Liquidity ratios indicate the ability of the company to meet its short-term obligations, and help a financial analyst assess this aspect of a company’s performance from the results of a financial model or financial statements.
There are 2 common liquidity ratios that a financial modeler is likely to come across.
Current assets are those assets that will be realized as cash within the next 12 months. Current liabilities are those debts that are due for payment within the next 12 months. The current ratio gives an indication of whether the business will be able to pay its debts in the short term (i.e. the next 12 months). Clearly, this ratio should be as high as possible, and a prudent ratio is 2 : 1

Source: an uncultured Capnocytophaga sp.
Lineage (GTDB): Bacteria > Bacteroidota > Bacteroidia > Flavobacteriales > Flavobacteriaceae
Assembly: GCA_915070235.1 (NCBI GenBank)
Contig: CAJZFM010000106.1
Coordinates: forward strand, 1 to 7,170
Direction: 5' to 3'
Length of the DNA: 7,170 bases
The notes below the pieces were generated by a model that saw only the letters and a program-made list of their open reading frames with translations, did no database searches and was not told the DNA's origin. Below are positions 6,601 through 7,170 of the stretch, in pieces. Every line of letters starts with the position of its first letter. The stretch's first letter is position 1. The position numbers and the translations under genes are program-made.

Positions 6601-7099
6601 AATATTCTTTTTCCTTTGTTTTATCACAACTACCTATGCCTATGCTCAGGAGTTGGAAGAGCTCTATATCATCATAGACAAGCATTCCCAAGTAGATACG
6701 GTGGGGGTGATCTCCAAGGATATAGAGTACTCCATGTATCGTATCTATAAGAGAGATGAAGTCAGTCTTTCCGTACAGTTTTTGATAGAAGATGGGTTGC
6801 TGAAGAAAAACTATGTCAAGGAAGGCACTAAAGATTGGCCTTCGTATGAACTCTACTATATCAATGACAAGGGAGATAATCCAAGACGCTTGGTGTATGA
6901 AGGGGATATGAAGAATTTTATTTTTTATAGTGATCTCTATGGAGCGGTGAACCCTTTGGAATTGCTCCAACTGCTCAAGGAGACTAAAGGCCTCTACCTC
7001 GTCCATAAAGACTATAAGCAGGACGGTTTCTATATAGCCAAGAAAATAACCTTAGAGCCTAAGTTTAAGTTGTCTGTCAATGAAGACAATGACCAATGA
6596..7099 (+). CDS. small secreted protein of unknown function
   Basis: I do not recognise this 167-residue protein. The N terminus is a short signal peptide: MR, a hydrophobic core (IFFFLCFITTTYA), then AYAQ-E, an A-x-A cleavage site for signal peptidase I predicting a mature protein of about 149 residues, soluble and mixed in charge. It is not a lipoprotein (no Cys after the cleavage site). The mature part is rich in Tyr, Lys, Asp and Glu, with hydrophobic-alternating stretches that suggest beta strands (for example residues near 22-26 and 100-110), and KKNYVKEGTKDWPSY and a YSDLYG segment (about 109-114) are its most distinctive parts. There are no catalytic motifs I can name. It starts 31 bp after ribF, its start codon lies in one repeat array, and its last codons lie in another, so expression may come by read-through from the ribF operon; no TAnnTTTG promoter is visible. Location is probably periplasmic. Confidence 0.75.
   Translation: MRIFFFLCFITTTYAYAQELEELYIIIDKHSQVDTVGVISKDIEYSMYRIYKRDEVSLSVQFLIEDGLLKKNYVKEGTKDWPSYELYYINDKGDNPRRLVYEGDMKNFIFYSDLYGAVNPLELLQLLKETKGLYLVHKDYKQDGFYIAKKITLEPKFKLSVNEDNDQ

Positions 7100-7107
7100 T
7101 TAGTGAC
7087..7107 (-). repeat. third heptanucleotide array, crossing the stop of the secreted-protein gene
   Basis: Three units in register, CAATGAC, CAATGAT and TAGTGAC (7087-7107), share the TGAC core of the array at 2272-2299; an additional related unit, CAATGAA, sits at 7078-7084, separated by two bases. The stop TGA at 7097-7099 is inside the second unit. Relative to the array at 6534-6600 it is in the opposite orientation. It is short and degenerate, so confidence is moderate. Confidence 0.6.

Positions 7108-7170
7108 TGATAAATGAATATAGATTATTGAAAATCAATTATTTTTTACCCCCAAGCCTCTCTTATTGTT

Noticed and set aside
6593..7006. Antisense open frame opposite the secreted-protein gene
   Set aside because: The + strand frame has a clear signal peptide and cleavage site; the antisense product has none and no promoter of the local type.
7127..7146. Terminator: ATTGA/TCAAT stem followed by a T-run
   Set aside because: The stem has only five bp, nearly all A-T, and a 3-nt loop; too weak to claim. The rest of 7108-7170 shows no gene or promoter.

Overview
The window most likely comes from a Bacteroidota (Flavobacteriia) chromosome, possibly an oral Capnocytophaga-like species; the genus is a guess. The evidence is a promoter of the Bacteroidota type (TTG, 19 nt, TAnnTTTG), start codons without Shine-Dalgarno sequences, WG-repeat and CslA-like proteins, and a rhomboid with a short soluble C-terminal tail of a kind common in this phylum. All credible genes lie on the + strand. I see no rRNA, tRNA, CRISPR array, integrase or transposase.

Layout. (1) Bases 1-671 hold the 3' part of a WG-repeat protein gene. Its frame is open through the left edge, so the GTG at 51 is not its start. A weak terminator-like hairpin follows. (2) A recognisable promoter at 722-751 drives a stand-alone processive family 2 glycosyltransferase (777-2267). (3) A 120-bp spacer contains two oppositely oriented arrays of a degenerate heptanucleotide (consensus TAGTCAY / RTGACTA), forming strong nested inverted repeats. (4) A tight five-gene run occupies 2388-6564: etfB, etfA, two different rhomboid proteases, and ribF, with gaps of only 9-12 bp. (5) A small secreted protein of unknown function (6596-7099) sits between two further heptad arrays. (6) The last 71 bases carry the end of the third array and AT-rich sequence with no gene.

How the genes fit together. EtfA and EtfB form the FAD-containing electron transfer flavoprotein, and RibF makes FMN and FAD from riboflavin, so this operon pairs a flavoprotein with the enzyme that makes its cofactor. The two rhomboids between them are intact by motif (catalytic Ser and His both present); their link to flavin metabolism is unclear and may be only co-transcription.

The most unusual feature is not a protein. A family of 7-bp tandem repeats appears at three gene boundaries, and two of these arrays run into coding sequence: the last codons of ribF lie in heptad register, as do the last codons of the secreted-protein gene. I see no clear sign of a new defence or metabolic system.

Current ratio = Current assets / Current liabilities
The quick ratio, or acid test, focuses upon whether the business could pay its debts in the very short term – i.e. tomorrow, or next week. As stock cannot always be sold quickly it is removed from the calculation of current assets. Again, this ratio should be as high as possible, and a prudent ratio is 1 : 1
Quick ratio = ( Current assets less inventory ) / Current liabilities
Both the current ratio and quick ratio give an indication of future solvency problems – i.e. whether the business will be unable to pay its debts.
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